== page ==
A self-conscious woman juggles adjusting to her new role as an aristocrat's wife and avoiding being intimidated by his first wife's spectral presence.

Director:

Alfred Hitchcock

Writers:

Daphne Du Maurier (celebrated novel), Robert E. Sherwood (screen play) | 3 more credits »
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Popularity
2,784 ( 333)
Top Rated Movies #234 | Won 2 Oscars. Another 5 wins & 10 nominations. See more awards »

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Cast

Cast overview, first billed only:
Laurence Olivier ... 'Maxim' de Winter
Joan Fontaine ... Mrs. de Winter
George Sanders ... Jack Favell
Judith Anderson ... Mrs. Danvers
Nigel Bruce ... Major Giles Lacy
Reginald Denny ... Frank Crawley
C. Aubrey Smith ... Colonel Julyan
Gladys Cooper ... Beatrice Lacy
Florence Bates ... Mrs. Van Hopper
Melville Cooper ... Coroner
Leo G. Carroll ... Dr. Baker
Leonard Carey ... Ben
Lumsden Hare ... Tabbs
Edward Fielding ... Frith
Philip Winter Philip Winter ... Robert
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Storyline

A shy lady's companion, staying in Monte Carlo with her stuffy employer, meets the wealthy Maxim de Winter (Sir Laurence Olivier). She and Max fall in love, marry, and return to Manderley, his large country estate in Cornwall. Max is still troubled by the death of his first wife, Rebecca, in a boating accident the year before. The second Mrs. de Winter (Joan Fontaine) clashes with the housekeeper, Mrs. Danvers (Dame Judith Anderson), and discovers that Rebecca still has a strange hold on everyone at Manderley. Written by Col Needham <col@imdb.com>

Plot Summary | Plot Synopsis

Taglines:

THE MIGHTY NOVEL LEAPS TO TURBULENT LIFE ON THE SCREEN! (Print Ad- Syracuse Herald-American, ((Syracuse, NY)) 24 March 1940) See more »


Certificate:

Approved | See all certifications »

Parents Guide:

View content advisory »
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Did You Know?

Trivia

The original script named the heroine "Daphne" after writer Daphne Du Maurier. David O. Selznick objected, and the name was not used. See more »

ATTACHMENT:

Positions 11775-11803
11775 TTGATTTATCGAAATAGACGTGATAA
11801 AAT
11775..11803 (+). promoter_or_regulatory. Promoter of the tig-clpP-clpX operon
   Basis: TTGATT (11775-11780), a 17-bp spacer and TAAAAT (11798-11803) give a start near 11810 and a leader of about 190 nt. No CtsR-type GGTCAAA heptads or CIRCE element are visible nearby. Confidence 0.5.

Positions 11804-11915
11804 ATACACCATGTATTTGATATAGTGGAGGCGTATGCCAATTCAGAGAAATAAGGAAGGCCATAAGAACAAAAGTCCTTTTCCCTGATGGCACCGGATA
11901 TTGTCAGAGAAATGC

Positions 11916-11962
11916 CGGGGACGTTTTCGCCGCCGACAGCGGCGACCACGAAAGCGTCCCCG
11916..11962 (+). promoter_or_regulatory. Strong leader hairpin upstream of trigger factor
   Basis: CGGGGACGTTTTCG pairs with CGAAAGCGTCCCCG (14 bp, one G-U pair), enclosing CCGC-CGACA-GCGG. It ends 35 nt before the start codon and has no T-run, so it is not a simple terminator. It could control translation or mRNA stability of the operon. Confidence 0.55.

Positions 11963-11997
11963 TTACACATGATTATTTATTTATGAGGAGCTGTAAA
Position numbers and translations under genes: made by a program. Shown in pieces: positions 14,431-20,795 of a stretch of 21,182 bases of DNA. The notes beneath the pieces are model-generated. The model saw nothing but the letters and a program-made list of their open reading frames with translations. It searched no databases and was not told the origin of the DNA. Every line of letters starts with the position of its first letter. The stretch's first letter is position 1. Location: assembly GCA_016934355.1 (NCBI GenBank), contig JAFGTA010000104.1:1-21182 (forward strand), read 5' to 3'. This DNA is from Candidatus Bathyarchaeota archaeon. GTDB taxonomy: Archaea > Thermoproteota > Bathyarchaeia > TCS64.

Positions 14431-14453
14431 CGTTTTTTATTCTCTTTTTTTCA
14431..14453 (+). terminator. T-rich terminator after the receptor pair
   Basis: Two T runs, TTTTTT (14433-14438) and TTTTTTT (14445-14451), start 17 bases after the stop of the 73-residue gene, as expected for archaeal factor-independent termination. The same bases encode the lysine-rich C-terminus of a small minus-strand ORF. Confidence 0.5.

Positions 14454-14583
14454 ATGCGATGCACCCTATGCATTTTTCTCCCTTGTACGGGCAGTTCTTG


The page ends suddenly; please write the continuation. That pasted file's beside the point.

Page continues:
Goofs

Walking back from the beach, the background moves much more quickly than the characters. See more »

Quotes

[urging Mrs. de Winter to jump out the window and end her misery]
Mrs. Danvers: Go ahead. Jump. He never loved you, so why go on living? Jump and it will all be over...
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Crazy Credits

The original 1940 credits read "Selznick International presents its picturization of Daphne Du Maurier's 'Rebecca'". The credits on the re-issue version read "The Selznick Studio presents its production of Daphne Du Maurier's 'Rebecca'". See more »

Alternate Versions

The opening credits were re-done (with different font) for the 1950's re-release of the movie. It is these credits that have turned up on all telecasts of the film (even as recently as 2013) and all previous video releases. The Criterion release (which is now only available through outlet stores) restores all of the credits to their original form. See more »

Connections

Featured in The 80th Annual Academy Awards (2008) See more »

Soundtracks

Love's Old Sweet Song (Just a Song at Twilight)
(1884) (uncredited)
Music by J.L. Molloy
Hummed by Joan Fontaine
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User Reviews

A Fine Classic
26 July 2001 | by Snow LeopardSee all my reviews

This fine classic combines a great director, a great story, and a great cast. Any one of those would have made for a good movie, but all three make it an excellent one. Hitchcock's style and eye for detail combine very well with a story (from a novel that is extremely good in its own right) filled with psychological fear and settings that are interesting and suggestive.

Most of the time the story itself moves fairly slowly, allowing the focus to be on the characters, but there are also a couple of very good plot twists, which can be very surprising if you've not seen the movie or read the novel. So if you happen not to know the story, it's a good idea to see the film before reading a lot of comments about it. Laurence Olivier, Joan Fontaine, Judith Anderson, and George Sanders are all perfectly cast and do a wonderful job bringing their characters to life, and making you feel a part of the story.

"Rebecca" should be satisfying not only to any Hitchcock fan, but to anyone who likes classic movies. Whether you like romance, suspense, or drama, they're all here, and put together by a director and cast that are masters of their art.


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Frequently Asked Questions

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Details

Country:

USA

Language:

English | French

Release Date:

12 April 1940 (USA) See more »

Also Known As:

Rebecca See more »

Filming Locations:

Big Sur, California, USA See more »

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Box Office

Budget:

$1,288,000 (estimated)

Cumulative Worldwide Gross:

$72,275
See more on IMDbPro »

Company Credits

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Technical Specs

Runtime:

Sound Mix:

Mono (Western Electric Noiseless Recording)

Aspect Ratio:

1.37 : 1
See full technical specs »

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